Have you ever seen a dog press his paws on the floor in front of him and bow his chest down as a signal that he wants to play? Well, you can awaken your inner pup with downward dog pose. Also known as Adho Mukha Svanasana in Sanskrit, downward-facing dog, or simply down dog, this posture is a foundational pose in yoga, meaning it is performed in just about every yoga class.
Benefits of Downward-Facing Dog
This pose has many benefits for the body, including creating length in the spine and lower body, while simultaneously increasing strength in the arms, shoulders and back. Also, since the head falls below the heart in this pose, it is considered an inversion. Compared to more complicated inversions like handstand or headstand, downward dog is a gentler way to incorporate an inversion into your yoga practice, especially if you are a beginner.
How to Perform Downward Dog
1. Set up
Start on your hands and knees on the mat. Place your knees directly below your hips, and wrists a couple inches forward of your shoulders with your finger tips pointed toward the front of the mat. Spread your fingers apart wide.
2. Getting into the pose
On an inhale, tuck your toes and on an exhale press into your hands and lift your hips to the ceiling. Make sure your hands are shoulder-width distance apart and feet are hips-width distance apart. Avoid shrugging your shoulders toward your ears by rotating your shoulders outward. Straighten your arms, but avoid locking your elbows by slightly engaging your biceps. Look back at your toes and keep your ears in line with your arms.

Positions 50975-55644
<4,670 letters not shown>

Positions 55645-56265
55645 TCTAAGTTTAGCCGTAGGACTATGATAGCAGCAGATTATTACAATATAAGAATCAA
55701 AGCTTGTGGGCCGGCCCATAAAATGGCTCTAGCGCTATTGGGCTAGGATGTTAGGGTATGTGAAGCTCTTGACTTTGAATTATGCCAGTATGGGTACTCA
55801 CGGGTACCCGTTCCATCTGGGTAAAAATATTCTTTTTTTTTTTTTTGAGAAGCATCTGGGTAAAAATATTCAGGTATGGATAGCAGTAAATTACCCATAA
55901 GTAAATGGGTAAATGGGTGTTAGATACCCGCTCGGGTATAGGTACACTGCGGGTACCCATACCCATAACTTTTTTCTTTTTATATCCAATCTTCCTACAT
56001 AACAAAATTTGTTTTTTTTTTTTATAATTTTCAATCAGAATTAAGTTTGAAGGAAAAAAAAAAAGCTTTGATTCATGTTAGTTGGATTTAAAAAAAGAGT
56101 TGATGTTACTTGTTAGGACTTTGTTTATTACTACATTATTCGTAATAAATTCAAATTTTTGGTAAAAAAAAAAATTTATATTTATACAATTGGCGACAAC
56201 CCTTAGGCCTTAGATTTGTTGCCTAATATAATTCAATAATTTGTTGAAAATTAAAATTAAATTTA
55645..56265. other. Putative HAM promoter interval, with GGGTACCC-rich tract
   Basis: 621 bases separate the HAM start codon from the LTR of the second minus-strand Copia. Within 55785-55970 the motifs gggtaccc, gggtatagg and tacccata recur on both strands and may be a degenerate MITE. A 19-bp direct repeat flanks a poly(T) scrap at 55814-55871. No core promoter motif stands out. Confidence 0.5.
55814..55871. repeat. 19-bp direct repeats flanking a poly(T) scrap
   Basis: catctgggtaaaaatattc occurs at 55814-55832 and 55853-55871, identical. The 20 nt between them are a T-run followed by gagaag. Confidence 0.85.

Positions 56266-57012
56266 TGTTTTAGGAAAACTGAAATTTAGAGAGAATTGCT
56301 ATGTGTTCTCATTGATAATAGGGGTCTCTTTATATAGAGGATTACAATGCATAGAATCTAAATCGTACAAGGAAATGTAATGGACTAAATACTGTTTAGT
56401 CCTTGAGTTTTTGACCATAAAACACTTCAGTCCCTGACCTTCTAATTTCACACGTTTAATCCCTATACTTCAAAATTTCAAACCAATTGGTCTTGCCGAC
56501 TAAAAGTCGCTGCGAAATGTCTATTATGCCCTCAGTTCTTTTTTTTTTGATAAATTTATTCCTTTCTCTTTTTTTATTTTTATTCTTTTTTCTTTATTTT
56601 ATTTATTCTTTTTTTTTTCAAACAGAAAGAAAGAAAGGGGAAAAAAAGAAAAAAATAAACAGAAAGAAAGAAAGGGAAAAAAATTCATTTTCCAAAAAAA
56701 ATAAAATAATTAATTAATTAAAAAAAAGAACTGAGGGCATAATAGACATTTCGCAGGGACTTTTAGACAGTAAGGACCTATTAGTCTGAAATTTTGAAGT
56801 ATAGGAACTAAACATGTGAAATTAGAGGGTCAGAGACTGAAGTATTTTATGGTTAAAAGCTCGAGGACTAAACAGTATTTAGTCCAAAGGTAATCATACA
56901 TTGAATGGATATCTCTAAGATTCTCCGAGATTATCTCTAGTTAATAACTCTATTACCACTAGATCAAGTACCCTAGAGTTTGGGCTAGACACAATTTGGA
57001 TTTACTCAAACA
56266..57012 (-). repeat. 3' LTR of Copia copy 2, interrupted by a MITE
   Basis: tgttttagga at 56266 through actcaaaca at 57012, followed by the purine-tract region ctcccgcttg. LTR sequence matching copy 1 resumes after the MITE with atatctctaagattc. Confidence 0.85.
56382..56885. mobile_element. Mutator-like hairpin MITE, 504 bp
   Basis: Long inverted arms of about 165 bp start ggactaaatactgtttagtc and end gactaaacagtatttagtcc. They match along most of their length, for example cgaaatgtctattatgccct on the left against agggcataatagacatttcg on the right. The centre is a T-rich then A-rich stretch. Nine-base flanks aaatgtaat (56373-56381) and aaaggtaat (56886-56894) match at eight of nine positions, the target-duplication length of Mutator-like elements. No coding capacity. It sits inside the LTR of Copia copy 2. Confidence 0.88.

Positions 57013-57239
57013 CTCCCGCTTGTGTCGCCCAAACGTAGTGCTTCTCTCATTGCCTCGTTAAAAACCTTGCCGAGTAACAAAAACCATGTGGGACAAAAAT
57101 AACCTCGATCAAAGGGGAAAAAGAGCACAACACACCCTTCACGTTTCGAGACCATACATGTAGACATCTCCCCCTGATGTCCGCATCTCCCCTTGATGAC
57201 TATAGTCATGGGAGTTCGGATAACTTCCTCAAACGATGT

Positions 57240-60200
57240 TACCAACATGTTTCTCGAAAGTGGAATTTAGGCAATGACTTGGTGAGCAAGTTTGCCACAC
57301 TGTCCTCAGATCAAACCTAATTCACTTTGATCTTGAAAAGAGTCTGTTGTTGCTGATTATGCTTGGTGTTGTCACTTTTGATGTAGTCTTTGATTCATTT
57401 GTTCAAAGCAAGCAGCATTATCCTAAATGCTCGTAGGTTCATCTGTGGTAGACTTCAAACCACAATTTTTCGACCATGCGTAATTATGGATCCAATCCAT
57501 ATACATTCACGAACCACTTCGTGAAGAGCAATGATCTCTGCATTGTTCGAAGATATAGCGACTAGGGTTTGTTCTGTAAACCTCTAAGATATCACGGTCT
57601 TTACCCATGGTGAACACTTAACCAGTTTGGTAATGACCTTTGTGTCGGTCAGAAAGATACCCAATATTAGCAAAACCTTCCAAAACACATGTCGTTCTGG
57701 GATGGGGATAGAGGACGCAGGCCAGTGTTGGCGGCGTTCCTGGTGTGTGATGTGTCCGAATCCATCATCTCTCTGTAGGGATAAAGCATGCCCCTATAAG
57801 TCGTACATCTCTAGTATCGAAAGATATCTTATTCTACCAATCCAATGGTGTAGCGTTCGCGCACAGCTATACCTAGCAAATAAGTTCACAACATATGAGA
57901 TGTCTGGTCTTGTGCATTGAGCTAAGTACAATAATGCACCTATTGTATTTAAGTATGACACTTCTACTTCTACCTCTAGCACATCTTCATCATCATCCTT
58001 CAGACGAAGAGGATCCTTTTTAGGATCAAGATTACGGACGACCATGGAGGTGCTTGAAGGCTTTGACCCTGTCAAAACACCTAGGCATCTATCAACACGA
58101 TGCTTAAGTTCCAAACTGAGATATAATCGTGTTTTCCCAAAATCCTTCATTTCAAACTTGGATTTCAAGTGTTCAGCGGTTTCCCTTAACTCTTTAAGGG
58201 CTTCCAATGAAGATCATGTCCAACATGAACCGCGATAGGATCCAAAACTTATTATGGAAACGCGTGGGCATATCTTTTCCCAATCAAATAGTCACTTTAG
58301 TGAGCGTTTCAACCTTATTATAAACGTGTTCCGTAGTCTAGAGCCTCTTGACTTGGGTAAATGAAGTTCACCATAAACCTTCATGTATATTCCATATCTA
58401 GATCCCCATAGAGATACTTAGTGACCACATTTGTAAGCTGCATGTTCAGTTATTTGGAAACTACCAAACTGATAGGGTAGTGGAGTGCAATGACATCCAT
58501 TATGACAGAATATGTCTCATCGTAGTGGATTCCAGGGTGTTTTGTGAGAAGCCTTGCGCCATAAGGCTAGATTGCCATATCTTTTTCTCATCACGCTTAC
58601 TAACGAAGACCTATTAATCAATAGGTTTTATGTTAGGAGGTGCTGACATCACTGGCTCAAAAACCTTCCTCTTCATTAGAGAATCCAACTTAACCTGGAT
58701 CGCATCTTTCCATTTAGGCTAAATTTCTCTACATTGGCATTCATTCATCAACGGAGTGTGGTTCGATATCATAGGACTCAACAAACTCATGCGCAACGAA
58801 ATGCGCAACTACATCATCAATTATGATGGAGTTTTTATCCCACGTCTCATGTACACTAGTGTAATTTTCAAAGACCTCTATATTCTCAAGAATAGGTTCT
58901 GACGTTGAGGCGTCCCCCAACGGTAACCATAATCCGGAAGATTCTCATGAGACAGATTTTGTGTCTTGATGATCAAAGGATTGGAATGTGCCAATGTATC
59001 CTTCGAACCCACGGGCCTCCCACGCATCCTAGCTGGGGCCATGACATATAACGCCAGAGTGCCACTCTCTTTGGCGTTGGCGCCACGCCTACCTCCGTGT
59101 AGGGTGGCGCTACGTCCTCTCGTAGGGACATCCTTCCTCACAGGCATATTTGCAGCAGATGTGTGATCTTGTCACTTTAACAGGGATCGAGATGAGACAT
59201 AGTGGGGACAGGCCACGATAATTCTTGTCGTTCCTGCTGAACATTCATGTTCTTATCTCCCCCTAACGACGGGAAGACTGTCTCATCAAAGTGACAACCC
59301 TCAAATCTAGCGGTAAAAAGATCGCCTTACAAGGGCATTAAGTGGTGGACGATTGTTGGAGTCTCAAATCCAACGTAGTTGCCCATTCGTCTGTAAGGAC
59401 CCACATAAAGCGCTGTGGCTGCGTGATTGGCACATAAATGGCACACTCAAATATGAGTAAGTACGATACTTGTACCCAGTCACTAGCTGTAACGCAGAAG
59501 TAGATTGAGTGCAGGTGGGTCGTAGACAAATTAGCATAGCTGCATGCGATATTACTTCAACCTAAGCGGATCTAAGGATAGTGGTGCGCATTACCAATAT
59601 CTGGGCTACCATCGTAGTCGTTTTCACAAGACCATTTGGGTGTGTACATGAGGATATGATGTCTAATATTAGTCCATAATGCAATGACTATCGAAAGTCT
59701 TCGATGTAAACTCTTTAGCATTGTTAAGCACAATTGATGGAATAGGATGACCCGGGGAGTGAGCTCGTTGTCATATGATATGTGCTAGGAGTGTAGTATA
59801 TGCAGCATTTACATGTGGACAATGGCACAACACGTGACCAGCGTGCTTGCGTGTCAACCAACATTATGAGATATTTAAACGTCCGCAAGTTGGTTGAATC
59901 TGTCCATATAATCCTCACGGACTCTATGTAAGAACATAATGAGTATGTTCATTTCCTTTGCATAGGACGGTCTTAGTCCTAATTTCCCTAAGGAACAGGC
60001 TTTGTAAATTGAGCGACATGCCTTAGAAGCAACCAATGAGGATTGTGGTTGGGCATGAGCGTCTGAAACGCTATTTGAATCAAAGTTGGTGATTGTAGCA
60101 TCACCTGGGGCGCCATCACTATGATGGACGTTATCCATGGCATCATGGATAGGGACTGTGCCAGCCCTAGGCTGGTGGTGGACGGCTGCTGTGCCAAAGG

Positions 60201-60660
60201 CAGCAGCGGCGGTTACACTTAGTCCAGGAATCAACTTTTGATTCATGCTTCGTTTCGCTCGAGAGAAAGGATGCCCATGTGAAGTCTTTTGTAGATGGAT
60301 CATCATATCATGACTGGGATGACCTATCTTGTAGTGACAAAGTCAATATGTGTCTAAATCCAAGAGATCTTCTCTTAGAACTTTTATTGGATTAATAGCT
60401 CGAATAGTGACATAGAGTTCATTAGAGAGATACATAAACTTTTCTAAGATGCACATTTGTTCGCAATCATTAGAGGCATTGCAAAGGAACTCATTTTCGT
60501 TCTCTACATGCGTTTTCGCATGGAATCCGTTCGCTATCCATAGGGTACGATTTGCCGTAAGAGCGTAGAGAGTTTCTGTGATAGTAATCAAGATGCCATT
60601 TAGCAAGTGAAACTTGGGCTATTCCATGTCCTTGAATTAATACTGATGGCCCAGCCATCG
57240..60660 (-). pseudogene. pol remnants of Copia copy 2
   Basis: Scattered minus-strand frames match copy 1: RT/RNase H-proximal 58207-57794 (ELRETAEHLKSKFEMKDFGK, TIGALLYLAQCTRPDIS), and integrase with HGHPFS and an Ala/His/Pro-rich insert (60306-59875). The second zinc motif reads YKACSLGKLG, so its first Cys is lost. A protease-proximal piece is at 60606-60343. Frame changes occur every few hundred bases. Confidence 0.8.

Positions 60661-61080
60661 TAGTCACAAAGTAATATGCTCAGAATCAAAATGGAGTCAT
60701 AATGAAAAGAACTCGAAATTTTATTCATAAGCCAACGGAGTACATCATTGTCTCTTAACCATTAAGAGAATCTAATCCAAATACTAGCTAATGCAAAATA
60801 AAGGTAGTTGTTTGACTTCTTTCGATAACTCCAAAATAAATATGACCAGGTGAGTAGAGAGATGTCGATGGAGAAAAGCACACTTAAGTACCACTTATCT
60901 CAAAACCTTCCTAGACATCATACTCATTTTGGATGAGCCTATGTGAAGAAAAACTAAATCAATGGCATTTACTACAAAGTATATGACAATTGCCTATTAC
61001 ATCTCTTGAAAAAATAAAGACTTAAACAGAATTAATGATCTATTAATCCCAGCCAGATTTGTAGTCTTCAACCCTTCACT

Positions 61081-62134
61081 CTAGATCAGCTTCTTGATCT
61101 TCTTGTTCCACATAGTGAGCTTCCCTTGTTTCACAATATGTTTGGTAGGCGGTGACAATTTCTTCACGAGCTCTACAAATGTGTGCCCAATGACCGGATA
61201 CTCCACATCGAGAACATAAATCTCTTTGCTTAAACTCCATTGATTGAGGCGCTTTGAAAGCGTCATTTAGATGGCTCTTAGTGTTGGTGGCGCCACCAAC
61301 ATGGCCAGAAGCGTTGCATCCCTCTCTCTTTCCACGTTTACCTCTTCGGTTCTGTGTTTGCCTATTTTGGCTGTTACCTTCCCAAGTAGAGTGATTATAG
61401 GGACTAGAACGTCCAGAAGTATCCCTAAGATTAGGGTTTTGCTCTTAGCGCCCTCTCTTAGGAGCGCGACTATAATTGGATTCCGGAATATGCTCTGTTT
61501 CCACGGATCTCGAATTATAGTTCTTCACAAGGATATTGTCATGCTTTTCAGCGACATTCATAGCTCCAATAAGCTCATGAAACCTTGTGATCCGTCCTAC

Press your palms into the mat and create a straight line from your wrists, to your shoulders, to your hips. Rotate the biceps forward and broaden the shoulder blades. Engage the core muscles toward the spine and slightly tuck the tailbone to elongate the lower back. Press your heels down toward the mat and attempt to straighten the legs without locking them. Hold the pose for one minute while breathing deeply in and out through the nose.
Down Dog Tips and Modifications
- Focus on lengthening the spine by lifting the hips, while simultaneously reaching the heels toward the floor.
- If you have trouble straightening your legs (which most people do), you can keep a slight bend in your knees. With the breath, bend one knee and then the other to gently and slowly feel the stretch in your hamstrings and calves. After some practice with this pose, you can slowly start to straighten both legs, releasing the heels toward the mat while simultaneously lifting the hips toward the ceiling.
- To deepen the pose, press firmly into the mat to lift the hips higher and engage your quadriceps as you actively press your hamstrings back behind you.